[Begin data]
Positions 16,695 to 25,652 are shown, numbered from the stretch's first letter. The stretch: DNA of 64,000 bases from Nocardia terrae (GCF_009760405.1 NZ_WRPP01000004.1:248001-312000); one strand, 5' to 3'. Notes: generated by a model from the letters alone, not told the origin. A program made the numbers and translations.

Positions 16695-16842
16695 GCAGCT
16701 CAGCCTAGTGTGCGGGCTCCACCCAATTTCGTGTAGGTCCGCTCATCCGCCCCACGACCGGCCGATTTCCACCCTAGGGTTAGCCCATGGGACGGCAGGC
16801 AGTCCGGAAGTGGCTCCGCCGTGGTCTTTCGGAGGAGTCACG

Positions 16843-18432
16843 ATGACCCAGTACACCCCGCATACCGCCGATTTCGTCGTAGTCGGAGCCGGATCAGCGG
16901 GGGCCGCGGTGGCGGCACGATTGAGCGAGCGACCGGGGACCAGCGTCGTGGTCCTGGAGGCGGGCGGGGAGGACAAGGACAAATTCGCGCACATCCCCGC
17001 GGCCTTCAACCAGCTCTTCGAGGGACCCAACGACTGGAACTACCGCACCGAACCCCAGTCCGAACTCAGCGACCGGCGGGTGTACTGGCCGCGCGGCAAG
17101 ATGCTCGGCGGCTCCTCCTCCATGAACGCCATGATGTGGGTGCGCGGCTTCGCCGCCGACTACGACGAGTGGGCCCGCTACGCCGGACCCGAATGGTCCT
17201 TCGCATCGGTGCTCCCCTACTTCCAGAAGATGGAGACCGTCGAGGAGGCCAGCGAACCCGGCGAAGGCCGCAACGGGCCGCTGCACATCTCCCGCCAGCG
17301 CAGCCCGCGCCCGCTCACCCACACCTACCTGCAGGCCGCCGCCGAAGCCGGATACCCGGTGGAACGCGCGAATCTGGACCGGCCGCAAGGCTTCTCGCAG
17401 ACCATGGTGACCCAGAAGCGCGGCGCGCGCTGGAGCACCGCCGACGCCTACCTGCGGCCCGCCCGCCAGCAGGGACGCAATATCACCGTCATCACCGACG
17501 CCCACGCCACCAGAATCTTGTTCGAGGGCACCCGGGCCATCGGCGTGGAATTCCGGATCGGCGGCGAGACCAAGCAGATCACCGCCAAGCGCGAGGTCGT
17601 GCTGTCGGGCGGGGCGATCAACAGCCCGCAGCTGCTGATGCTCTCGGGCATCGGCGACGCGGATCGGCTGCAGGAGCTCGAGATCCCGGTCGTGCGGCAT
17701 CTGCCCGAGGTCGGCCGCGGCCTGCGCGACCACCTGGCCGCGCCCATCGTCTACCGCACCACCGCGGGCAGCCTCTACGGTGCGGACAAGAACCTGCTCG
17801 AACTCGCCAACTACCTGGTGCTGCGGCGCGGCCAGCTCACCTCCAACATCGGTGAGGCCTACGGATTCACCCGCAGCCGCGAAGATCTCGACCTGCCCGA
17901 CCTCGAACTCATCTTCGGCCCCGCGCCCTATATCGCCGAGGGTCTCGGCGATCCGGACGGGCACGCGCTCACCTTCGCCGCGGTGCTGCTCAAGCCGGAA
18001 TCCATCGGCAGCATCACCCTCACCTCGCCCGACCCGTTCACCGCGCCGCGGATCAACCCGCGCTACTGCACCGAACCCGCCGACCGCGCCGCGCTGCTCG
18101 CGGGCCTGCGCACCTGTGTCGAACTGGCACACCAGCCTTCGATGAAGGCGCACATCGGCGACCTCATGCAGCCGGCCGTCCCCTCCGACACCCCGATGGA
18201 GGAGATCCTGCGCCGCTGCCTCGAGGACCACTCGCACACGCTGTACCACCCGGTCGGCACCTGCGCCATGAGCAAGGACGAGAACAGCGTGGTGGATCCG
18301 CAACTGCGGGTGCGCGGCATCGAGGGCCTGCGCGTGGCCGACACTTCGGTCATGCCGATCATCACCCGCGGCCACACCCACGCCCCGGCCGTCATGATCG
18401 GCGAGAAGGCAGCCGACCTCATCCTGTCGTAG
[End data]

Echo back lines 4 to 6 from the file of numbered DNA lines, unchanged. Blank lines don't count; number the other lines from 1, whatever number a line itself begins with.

16701 CAGCCTAGTGTGCGGGCTCCACCCAATTTCGTGTAGGTCCGCTCATCCGCCCCACGACCGGCCGATTTCCACCCTAGGGTTAGCCCATGGGACGGCAGGC
16801 AGTCCGGAAGTGGCTCCGCCGTGGTCTTTCGGAGGAGTCACG

Positions 16843-18432